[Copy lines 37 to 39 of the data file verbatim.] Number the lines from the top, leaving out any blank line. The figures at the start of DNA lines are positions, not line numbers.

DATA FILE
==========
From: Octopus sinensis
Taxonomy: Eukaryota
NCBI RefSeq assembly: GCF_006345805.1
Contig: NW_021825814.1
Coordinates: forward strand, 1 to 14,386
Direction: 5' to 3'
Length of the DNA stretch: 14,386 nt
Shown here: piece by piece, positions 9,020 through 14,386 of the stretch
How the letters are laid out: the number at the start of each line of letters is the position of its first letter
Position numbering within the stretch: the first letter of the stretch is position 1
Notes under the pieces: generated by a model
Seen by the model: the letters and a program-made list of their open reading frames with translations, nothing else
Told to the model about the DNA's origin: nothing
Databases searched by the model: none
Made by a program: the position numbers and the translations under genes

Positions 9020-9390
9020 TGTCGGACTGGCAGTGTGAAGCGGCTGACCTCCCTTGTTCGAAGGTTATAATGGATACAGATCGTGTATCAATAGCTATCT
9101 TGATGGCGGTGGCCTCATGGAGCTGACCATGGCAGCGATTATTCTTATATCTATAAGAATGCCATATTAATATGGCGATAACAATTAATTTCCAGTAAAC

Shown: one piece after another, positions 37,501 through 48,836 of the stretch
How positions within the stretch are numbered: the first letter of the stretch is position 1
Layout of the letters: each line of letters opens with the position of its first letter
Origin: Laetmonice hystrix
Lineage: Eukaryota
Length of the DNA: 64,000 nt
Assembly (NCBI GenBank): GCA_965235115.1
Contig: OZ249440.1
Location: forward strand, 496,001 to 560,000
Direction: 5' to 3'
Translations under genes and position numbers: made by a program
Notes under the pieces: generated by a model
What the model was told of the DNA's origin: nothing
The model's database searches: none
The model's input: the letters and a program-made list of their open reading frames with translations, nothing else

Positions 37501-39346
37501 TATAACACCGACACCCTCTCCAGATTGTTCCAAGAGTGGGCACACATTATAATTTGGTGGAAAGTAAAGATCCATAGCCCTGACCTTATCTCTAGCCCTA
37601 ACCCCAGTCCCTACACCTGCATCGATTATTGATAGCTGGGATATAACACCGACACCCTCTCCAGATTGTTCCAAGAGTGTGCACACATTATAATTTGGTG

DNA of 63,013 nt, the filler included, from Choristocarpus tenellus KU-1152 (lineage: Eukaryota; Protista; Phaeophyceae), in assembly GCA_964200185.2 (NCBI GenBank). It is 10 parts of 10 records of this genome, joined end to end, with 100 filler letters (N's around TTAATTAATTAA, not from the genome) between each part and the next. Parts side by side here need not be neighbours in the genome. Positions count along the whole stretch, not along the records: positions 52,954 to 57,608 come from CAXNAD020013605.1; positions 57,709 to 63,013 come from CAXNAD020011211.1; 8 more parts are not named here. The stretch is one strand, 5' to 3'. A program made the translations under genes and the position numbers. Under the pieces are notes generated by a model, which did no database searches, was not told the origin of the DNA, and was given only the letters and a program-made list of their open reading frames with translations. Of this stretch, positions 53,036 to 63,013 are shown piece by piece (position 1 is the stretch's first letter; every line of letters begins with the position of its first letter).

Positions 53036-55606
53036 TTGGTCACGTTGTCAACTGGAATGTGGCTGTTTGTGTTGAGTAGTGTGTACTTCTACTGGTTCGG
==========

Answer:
DNA of 63,013 nt, the filler included, from Choristocarpus tenellus KU-1152 (lineage: Eukaryota; Protista; Phaeophyceae), in assembly GCA_964200185.2 (NCBI GenBank). It is 10 parts of 10 records of this genome, joined end to end, with 100 filler letters (N's around TTAATTAATTAA, not from the genome) between each part and the next. Parts side by side here need not be neighbours in the genome. Positions count along the whole stretch, not along the records: positions 52,954 to 57,608 come from CAXNAD020013605.1; positions 57,709 to 63,013 come from CAXNAD020011211.1; 8 more parts are not named here. The stretch is one strand, 5' to 3'. A program made the translations under genes and the position numbers. Under the pieces are notes generated by a model, which did no database searches, was not told the origin of the DNA, and was given only the letters and a program-made list of their open reading frames with translations. Of this stretch, positions 53,036 to 63,013 are shown piece by piece (position 1 is the stretch's first letter; every line of letters begins with the position of its first letter).

Positions 53036-55606
53036 TTGGTCACGTTGTCAACTGGAATGTGGCTGTTTGTGTTGAGTAGTGTGTACTTCTACTGGTTCGG